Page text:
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After a four-year infertility journey, two failed in vitro procedures, and one miscarriage, I found out I was pregnant with Grace. She was a "gold-star embryo" as far as in vitro was concerned. The doctors were very optimistic she would make it through pregnancy and be born healthy. My husband and I were elated.

The miscarriage a year earlier had been extremely hard for us, so when we found out we were pregnant again — this time, with an embryo that we believed had better odds — we thought, "This is it." We couldn't wait to be parents.

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I was 22 years old. I had just graduated from college, maybe fewer than 30 days before. I moved to New Hampshire with six friends, including an ex-boyfriend, who became my boyfriend again very quickly. He'd cheated on me twice, and we'd gotten back together for the second time. I wasn't on birth control yet, because we had literally just gotten back together.

All our roommates were gone that day. We were having sex on the couch, and we'd had a conversation right before where he said he'd pull out. Of course, he didn't. Afterward, he said to me, "Oh, I forgot, was I supposed to pull out?" Yeah, dumbass, you were.

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I was 31 years old when I had my abortion. My husband and I were trying to get pregnant, but we were having a hard time because I have polycystic ovary syndrome, which affects fertility. With fertility treatments, we finally did get pregnant in the summer of 2016. I was so eager when I thought I was pregnant that I took an at-home pregnancy test, even though my doctors had told me to wait to go in for a blood test instead — and there it was. The blood test later confirmed it: I was pregnant.

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My abortion saved my life. I had just turned 26 and was actively trying to get pregnant with my fiancé. It was 2016, and we'd been trying for a year and a half. I have stage four endometriosis, so getting pregnant has been a struggle for me.

I had just had an HSG test, where they do an X-ray to outline the shape of your uterus. They use a tiny tube to inject the contrast material into the vagina and cervix to detect any fallopian-tube blockages. There's anecdotal evidence that an HSG test can increase fertility, because it clears things out. The next step is to go over the findings of the test, but before we even had that meeting, a few weeks after the test, I took an at-home pregnancy test and found out I was pregnant. I caught it between four and six weeks; it's hard to date because the endometriosis messes up my periods so much.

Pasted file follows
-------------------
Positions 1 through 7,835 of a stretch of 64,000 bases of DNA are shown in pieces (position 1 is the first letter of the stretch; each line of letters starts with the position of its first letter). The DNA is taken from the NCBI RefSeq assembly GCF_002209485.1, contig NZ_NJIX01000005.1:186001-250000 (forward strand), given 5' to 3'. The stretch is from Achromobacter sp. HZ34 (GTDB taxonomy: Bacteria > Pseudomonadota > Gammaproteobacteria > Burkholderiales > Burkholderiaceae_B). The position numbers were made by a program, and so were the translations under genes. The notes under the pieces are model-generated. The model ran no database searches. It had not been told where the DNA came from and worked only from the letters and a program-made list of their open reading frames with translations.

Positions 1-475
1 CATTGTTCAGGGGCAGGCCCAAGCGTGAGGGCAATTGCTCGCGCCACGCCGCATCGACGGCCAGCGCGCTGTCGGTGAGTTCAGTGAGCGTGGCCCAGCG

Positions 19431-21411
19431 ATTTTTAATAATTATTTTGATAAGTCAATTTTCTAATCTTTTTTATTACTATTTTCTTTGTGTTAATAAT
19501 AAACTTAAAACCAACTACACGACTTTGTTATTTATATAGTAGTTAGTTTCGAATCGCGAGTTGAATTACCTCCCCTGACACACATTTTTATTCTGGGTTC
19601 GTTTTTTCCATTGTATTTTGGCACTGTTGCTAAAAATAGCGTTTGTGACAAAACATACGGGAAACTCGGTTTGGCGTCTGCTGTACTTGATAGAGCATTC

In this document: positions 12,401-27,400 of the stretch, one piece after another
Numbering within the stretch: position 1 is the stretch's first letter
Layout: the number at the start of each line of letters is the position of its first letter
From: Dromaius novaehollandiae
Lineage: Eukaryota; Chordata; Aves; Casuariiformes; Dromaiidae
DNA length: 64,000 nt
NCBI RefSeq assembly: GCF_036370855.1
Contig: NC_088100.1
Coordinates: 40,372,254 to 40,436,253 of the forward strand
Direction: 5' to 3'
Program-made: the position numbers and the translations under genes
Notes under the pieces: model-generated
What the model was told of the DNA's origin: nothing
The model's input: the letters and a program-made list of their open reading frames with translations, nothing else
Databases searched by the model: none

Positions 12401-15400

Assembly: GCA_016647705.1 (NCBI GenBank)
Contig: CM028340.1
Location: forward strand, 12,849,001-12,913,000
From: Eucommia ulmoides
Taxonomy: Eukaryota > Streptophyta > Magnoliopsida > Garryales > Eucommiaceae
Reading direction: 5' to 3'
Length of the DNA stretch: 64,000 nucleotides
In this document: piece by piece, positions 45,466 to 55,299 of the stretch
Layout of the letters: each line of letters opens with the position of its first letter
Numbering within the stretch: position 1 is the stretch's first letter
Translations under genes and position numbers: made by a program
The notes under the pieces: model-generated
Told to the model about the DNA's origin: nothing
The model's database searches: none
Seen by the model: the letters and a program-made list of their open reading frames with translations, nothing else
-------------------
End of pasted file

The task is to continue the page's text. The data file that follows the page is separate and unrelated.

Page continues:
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My dog was actually how I found out I was pregnant. He started acting real sus around my midsection, and I said, "Hmm. I should take a test."

I was in a long-term relationship with my partner that I was with since high school. We were together for about three years when I found out I was pregnant. I was 18. I went to a public school in Ohio, and we did not have adequate sex education. It was abstinence only. And so we hadn't used protection for two years. I had convinced myself that one of us just must be infertile because I hadn't gotten pregnant yet, so shout-out to my school. That's not how it works.

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The information in these articles reflects individuals' personal experiences with seeking an abortion. It is not intended to advise anyone on what specific course of treatment to pursue or to provide medical or legal advice. Anyone uncertain about what course of action is appropriate for them or their situation, and what course of action is possible for them where they live, should consult professionals familiar with their circumstances and the applicable state's laws. Additional resources include
the Guttmacher Institute, the National Abortion Federation, The Cut's abortion service finder, Planned Parenthood, and the National Network of Abortion Funds.


Editors: Sade Strehlke, Mirel Zaman, Jada Gomez, Molly Stout, Jessica Andrews, Kelsey Castañon, Karen Snyder Duke, Perri Konecky, Lena Felton, Esther Crain, Nancy Einhart, Alessandra Foresto, Chris Roney, Victoria Pedlar, Melissa Hayes Writers: Alexis Jones, Chandler Plante, Chris Roney, Eden Arielle Gordon, Lauren Mazzo, Maggie Ryan, Melanie Whyte, Taylor Andrews, Victoria Edel, Yerin Kim Copy Editors: Mary White, Bryce Aston, Bryan Brandom, Ray Haddad, Ellysa Lim, Cynthia Puleo Fact Checkers: Morgan Jerkins, Dana G. Smith


Creative Director: Jae Payne Art Director: Patricia O'Connor Senior Visual Designer: Aly Lim Designers: Becky Jiras, Michelle Alfonso, Keila Gonzalez, Ava Cruz Project Manager: Whitney Moore


Executive Producer: Alison Noël Postproduction Supervisor: Asya Mutazammil Editor: Germond "G" Byars


Source for number of abortions in New Hampshire: Guttmacher Institute. Source for number of legal abortions in other states: Kaiser Family Foundation.


Cover: Getty / HRAUN, Getty / Colin Anderson Productions Pty Ltd, Getty / Chip Somodevilla, Getty / Sergii Iaremenko/Science Photo Library, Getty / Thomas Jackson, Getty / Lalocracio, Getty / STILLFX, Unsplash / Manik Roy. Quote Louisiana: Getty / MediaNews Group/Orange County Register via Getty Images/Contributor, Getty / Chip Somodevilla, Getty / San Francisco Chronicle/Hearst Newspapers via Getty Images/Contributor, Getty / STILLFX. Quote New Mexico: Getty / STILLFX, Getty / aydinynr, Getty / JGI / Tom Grill, Getty / subjug. Quote Texas: Getty / Roc Canals, Getty / STILLFX. Map: Getty /Sergii Iaremenko/Science Photo Library, Unsplash / Aaron Burden, Unsplash / Manik Roy.